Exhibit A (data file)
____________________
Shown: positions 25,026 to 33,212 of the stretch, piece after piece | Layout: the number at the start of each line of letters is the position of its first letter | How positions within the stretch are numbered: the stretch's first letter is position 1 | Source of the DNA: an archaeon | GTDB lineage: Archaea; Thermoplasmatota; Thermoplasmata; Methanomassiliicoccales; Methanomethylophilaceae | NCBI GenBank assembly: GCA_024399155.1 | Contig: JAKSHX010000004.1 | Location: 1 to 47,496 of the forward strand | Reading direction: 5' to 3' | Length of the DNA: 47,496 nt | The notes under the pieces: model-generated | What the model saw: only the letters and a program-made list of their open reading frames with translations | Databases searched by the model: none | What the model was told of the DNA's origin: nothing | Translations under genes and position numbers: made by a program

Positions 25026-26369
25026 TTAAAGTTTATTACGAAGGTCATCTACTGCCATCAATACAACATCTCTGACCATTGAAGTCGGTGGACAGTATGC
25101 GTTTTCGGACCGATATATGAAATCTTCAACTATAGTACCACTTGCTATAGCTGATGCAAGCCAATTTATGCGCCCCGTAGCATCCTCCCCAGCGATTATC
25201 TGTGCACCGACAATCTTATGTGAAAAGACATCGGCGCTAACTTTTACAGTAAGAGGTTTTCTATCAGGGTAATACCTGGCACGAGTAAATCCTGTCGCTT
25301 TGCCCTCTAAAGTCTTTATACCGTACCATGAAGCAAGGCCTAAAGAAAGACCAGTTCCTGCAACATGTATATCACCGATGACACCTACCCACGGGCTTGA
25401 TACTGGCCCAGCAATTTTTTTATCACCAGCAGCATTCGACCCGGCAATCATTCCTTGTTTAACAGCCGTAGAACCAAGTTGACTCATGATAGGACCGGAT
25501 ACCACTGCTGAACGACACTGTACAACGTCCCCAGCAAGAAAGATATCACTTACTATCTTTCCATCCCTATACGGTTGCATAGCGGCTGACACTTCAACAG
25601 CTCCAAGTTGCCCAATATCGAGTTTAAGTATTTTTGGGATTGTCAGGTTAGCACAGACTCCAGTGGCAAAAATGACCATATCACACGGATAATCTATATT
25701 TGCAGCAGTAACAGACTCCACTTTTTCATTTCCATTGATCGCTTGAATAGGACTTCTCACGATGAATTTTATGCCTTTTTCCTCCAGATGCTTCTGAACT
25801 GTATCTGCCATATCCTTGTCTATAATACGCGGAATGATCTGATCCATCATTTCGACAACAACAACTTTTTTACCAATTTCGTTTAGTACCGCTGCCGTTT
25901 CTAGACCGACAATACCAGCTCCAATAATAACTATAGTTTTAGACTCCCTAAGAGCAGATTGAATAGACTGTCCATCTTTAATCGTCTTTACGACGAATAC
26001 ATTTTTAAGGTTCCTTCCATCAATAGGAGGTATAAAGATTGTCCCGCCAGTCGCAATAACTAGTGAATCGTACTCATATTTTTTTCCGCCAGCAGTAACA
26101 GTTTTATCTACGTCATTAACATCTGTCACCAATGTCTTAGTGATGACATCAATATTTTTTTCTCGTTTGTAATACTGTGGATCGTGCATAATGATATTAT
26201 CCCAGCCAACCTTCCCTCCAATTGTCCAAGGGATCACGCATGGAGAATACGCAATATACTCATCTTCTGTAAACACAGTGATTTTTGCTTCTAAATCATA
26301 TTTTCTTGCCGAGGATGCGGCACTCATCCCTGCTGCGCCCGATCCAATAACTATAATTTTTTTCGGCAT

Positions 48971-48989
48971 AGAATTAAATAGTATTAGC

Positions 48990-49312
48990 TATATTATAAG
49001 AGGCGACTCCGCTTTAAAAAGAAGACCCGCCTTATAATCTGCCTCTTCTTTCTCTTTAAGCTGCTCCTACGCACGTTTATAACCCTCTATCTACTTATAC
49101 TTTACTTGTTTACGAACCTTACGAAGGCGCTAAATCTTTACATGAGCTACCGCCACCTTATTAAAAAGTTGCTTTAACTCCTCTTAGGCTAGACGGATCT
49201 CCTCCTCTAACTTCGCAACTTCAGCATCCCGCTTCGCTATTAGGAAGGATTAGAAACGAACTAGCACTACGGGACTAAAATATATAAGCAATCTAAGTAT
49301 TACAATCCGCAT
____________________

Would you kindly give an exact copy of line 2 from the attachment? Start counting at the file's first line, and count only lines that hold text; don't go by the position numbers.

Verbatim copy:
Positions 25026-26369